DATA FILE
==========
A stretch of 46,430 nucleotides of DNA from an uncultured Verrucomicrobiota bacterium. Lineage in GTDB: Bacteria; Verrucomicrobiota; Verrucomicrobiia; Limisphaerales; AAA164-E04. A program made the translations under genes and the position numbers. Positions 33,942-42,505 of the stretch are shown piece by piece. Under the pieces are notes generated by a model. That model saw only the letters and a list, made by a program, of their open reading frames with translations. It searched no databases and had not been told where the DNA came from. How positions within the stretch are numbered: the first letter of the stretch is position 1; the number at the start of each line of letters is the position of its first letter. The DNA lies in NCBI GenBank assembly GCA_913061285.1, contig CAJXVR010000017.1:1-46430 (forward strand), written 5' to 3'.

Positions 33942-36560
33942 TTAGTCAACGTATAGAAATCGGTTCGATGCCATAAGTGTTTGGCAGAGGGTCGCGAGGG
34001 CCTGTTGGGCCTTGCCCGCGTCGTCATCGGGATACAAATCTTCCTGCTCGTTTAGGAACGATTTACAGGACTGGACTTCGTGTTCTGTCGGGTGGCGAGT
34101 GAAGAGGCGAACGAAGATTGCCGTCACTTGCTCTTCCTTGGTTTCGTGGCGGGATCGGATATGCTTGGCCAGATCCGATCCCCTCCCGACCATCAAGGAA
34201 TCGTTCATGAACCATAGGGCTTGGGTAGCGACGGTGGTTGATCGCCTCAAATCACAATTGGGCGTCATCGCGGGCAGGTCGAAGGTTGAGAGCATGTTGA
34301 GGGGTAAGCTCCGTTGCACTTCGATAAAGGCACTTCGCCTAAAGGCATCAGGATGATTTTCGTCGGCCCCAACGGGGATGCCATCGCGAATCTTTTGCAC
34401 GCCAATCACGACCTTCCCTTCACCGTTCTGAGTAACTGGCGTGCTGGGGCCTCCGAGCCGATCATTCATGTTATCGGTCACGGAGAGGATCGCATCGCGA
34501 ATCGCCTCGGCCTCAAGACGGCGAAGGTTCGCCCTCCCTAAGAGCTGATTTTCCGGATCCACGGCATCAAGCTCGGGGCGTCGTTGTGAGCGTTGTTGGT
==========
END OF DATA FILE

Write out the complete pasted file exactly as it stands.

A stretch of 46,430 nucleotides of DNA from an uncultured Verrucomicrobiota bacterium. Lineage in GTDB: Bacteria; Verrucomicrobiota; Verrucomicrobiia; Limisphaerales; AAA164-E04. A program made the translations under genes and the position numbers. Positions 33,942-42,505 of the stretch are shown piece by piece. Under the pieces are notes generated by a model. That model saw only the letters and a list, made by a program, of their open reading frames with translations. It searched no databases and had not been told where the DNA came from. How positions within the stretch are numbered: the first letter of the stretch is position 1; the number at the start of each line of letters is the position of its first letter. The DNA lies in NCBI GenBank assembly GCA_913061285.1, contig CAJXVR010000017.1:1-46430 (forward strand), written 5' to 3'.

Positions 33942-36560
33942 TTAGTCAACGTATAGAAATCGGTTCGATGCCATAAGTGTTTGGCAGAGGGTCGCGAGGG
34001 CCTGTTGGGCCTTGCCCGCGTCGTCATCGGGATACAAATCTTCCTGCTCGTTTAGGAACGATTTACAGGACTGGACTTCGTGTTCTGTCGGGTGGCGAGT
34101 GAAGAGGCGAACGAAGATTGCCGTCACTTGCTCTTCCTTGGTTTCGTGGCGGGATCGGATATGCTTGGCCAGATCCGATCCCCTCCCGACCATCAAGGAA
34201 TCGTTCATGAACCATAGGGCTTGGGTAGCGACGGTGGTTGATCGCCTCAAATCACAATTGGGCGTCATCGCGGGCAGGTCGAAGGTTGAGAGCATGTTGA
34301 GGGGTAAGCTCCGTTGCACTTCGATAAAGGCACTTCGCCTAAAGGCATCAGGATGATTTTCGTCGGCCCCAACGGGGATGCCATCGCGAATCTTTTGCAC
34401 GCCAATCACGACCTTCCCTTCACCGTTCTGAGTAACTGGCGTGCTGGGGCCTCCGAGCCGATCATTCATGTTATCGGTCACGGAGAGGATCGCATCGCGA
34501 ATCGCCTCGGCCTCAAGACGGCGAAGGTTCGCCCTCCCTAAGAGCTGATTTTCCGGATCCACGGCATCAAGCTCGGGGCGTCGTTGTGAGCGTTGTTGGT